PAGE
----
Scicluna is also, expectedly, a supporter of the new Chinese acquisition that will see some €200 million in capital injected into Enemalta in the form of a part-privatisation that however, will see the government retaining control on the enterprise. But he refutes a suggestion that with the new gas plant in the hands of a private company selling gas to Enemalta, and a reported 35% control of Enemalta itself held by the Chinese, the Maltese are losing more control on their energy.

"Any fuel has to come from outside Malta, unless we find oil... all our fuel is purchased from abroad, but we don't spend sleepless nights over the fact that all our fuel is imported. The issue at stake is: is Enemalta staying in government hands? Yes.

"It's a big, big plus to have a strategic partner. Since I've taken up office, Enemalta has been a nightmare, and the first item on the agenda for every delegation from the Commission, the IMF and the rating agencies. They ask us how it's going to survive, and how we're going to cut the tariffs and make it feasible.

"Take the interconnector. Someone is producing the energy in France and distributing it through Italy and to Malta. Again, do we lose any sleep over 'who owns this energy'? Control is what is important: control on decisions, tariffs, and distribution. €200 million is a capital injection that writes a good chunk of our contingent liabilities and debts, when you consider that government has issued €1 billion in letters of comfort for Enemalta's debts. Additionally, the Chinese share will be shouldering a good part of the company. And that in total writes off €400 million of government guarantees."

In passing Scicluna mentions energy minister Konrad Mizzi, who recently was taken to task over the employment of his wife Sai Mizzi Liang as an investment promotion envoy for Malta Enteprise, on a reported salary of €33,000. I ask Scicluna whether, in the context of Mizzi having moved from a handsome private sector salary to his minister's salary, he is happy with his own salary. As an MEP for the socialists and democrats, Scicluna was paid close to €90,000 a year before he decided to be  appointed minister with less than half his former salary.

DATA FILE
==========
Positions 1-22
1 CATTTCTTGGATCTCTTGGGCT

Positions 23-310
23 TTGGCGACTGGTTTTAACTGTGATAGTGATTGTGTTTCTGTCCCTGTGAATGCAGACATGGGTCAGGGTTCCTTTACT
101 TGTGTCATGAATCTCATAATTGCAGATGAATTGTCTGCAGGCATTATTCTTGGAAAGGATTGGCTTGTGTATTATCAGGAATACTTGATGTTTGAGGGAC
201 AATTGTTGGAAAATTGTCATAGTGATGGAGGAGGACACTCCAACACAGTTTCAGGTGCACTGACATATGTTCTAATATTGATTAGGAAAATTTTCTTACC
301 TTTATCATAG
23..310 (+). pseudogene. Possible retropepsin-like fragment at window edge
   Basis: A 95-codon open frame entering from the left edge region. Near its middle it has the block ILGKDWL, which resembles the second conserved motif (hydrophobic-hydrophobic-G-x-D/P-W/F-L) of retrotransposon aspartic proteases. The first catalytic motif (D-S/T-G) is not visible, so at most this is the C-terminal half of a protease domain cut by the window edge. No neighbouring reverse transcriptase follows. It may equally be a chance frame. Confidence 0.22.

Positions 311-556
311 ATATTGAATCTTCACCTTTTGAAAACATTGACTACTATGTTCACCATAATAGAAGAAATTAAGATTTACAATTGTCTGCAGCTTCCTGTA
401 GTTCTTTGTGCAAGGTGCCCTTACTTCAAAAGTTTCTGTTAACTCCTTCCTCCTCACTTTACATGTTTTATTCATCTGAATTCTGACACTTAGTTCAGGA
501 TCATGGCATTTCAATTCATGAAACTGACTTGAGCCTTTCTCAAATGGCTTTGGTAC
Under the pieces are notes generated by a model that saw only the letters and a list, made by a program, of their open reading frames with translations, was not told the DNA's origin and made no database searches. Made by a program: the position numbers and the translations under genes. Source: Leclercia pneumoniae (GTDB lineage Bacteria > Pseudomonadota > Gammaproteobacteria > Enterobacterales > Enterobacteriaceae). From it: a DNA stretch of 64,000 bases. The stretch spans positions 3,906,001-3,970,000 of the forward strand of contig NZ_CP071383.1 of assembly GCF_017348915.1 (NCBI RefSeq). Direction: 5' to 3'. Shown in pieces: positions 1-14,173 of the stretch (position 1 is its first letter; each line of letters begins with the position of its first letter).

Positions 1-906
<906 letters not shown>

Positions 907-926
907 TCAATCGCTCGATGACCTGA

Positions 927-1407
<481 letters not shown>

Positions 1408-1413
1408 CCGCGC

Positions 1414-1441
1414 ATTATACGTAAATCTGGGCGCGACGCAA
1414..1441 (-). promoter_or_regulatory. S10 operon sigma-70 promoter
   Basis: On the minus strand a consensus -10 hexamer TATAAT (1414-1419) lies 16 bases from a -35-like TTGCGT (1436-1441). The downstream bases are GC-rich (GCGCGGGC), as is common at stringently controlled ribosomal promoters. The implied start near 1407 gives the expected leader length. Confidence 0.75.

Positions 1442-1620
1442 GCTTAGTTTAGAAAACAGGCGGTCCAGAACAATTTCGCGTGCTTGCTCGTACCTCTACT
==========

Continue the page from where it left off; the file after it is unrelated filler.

"It was very unfortunate that the government salaries' increase happened the way it did," referring to the way Lawrence Gonzi increased ministers' salaries and topped it up with their parliamentary honorarium back in 2008 without making it public.

"The matter to be discussed is how much should be paid: if this is determined by an independent body, it could be argued and discussed at length and probably solved, something that will probably happen only in the second legislature, if re-elected. From my position in life, I can afford giving five years of service to the country without counting the euros... but obviously I am insulted at the salary a minister gets," Scicluna says when I mention government chief executives half his age on standard salaries of €65,000.

"Cabinet salaries must be reviewed in a proper, and pre-announced manner. If we want to attract good people to government, if we want a new generation of good people to govern us, we need to pay higher salaries. They needn't be higher than those in the private sector. Even members of the Obama administration left the private sector for a cut in their salaries to serve their country."

Equally, Scicluna says that ministers should also give better declarations of the assets they hold, but says that the system as employed by the House of Representatives "is lousy" and that he is not - as formerly estimated by MaltaToday - the second-highest earning minister of the Muscat government.

"The declarations as they stand are lousy, they are not clear. We need something clear, and there is room for improvement. The European Parliament's declaration has guidelines. In our case, if someone declares they hold shares, the question is at what value should they be declared: their market value or the value at which they were bought? It's so uneven, it is unfair."
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Matthew Vella is executive editor at MaltaToday.